New York, June 15, 2021 (GLOBE NEWSWIRE) -- Modular construction is a process of creating buildings in an offsite using the same materials while adhering to building codes to regulations. This can be used in expediting the process and producing building in modules in a sustainable manner. Development of high-rise buildings in urban areas to host company headquarters or residential quarters is likely to induce the need for modular construction. The global modular construction in high-rise buildings market is expected to exhibit 5.60% CAGR over the forecast period (2020-2027), according to the latest projections by Market Research Future (MRFR). Rise of sustainable buildings can create a new opportunity for the market in the coming years.
Having recently completed work on an affordable modular family homes scheme alongside Great Places Housing Group, Sutcliffe has long been advocates of prefab work, with Sean Keyes stating that the recent evolution of modular construction has been a real positive for the industry.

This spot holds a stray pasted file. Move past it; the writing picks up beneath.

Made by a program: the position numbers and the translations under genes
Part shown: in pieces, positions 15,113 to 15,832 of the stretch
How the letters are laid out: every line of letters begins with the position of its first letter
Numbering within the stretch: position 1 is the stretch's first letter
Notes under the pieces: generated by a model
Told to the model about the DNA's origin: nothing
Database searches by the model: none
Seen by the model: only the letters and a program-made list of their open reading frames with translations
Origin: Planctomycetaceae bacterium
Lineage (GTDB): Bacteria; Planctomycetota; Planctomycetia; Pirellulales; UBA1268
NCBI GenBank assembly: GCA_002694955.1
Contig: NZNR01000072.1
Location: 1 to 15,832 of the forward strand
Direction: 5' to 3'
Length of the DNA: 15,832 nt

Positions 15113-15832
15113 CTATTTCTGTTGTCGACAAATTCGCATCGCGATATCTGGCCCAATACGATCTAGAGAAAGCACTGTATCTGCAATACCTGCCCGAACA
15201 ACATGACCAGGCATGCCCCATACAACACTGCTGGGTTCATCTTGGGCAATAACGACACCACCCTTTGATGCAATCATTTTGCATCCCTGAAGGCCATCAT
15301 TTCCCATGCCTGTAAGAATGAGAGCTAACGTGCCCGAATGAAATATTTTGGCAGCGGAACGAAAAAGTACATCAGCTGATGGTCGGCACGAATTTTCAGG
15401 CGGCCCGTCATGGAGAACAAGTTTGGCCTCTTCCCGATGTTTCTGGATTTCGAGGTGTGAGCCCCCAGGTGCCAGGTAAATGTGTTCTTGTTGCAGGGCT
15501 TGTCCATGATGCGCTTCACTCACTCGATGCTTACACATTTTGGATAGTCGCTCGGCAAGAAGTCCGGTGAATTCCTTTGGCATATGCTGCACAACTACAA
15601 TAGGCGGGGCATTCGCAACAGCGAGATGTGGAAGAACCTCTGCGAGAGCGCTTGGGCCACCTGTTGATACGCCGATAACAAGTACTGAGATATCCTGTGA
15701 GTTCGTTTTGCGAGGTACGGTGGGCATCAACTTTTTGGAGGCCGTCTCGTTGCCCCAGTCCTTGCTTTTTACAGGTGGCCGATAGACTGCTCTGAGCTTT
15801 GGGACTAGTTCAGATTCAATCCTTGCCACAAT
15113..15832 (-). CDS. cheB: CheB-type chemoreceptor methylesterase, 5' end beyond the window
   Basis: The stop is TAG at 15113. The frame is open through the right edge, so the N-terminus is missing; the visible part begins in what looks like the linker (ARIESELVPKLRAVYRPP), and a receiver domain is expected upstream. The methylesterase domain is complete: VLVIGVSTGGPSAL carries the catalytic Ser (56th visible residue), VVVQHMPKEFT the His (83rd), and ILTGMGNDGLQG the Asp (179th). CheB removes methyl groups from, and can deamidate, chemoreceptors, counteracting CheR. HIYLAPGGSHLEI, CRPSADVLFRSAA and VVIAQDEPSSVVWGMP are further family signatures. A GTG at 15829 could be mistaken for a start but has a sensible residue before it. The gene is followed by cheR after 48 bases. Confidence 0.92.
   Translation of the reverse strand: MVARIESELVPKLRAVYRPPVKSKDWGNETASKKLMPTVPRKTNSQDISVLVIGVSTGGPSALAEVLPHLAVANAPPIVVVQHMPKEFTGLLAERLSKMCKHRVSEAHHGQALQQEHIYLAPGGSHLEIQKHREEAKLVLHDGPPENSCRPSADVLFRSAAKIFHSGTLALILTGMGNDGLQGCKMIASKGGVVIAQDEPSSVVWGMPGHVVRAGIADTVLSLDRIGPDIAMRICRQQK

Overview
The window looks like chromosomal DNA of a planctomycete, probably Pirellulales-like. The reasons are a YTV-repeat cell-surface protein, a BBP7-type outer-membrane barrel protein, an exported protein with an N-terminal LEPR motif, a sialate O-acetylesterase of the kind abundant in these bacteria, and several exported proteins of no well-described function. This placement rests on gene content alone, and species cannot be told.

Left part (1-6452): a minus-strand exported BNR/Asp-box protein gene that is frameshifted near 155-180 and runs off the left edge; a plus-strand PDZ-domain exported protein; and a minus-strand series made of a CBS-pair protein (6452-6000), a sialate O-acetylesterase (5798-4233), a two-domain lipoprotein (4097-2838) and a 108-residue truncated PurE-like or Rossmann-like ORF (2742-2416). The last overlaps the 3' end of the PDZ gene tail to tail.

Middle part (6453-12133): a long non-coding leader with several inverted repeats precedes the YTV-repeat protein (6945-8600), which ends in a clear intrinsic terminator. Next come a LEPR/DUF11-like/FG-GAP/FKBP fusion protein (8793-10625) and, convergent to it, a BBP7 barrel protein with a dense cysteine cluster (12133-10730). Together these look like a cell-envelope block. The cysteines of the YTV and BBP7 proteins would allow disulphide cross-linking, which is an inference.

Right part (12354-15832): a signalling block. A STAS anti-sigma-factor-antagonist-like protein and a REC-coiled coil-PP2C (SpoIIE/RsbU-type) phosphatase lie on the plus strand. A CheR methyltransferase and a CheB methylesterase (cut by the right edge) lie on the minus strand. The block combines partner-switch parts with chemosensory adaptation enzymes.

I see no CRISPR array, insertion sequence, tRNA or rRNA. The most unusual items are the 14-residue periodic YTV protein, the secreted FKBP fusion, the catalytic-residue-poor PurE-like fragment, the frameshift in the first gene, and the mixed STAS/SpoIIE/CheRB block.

The global modular construction in high-rise buildings market is set to gain huge demand in the coming years owing to heavy inflow of foreign direct investments. Creation of special zones by governments for inviting multinational companies and propel economic growth can bode well for the market. According to the United States Economic and Social Commission for Asia and Pacific (UNESCAP), the surge in FDI is expected to push the demand for modular construction projects. Development of urban areas and need for housing can facilitate market growth. Shortage of skilled personnel is expected to drive the demand for modular construction. The Soho Tower in Darwin, Australia, was constructed in this manner consisting of 21 levels of apartments. Lateral stability of these buildings with the help of a precast concrete basement can contain many plumbing fitments. Moreover, the recognition of sustainable construction methods can favor the market growth in the coming years. High rate of flexibility and low waste volume of materials can lead to many governments adopting the method to create housing units. Moreover, the construction of components in a controlled environment can ensure the quality of buildings in the long run.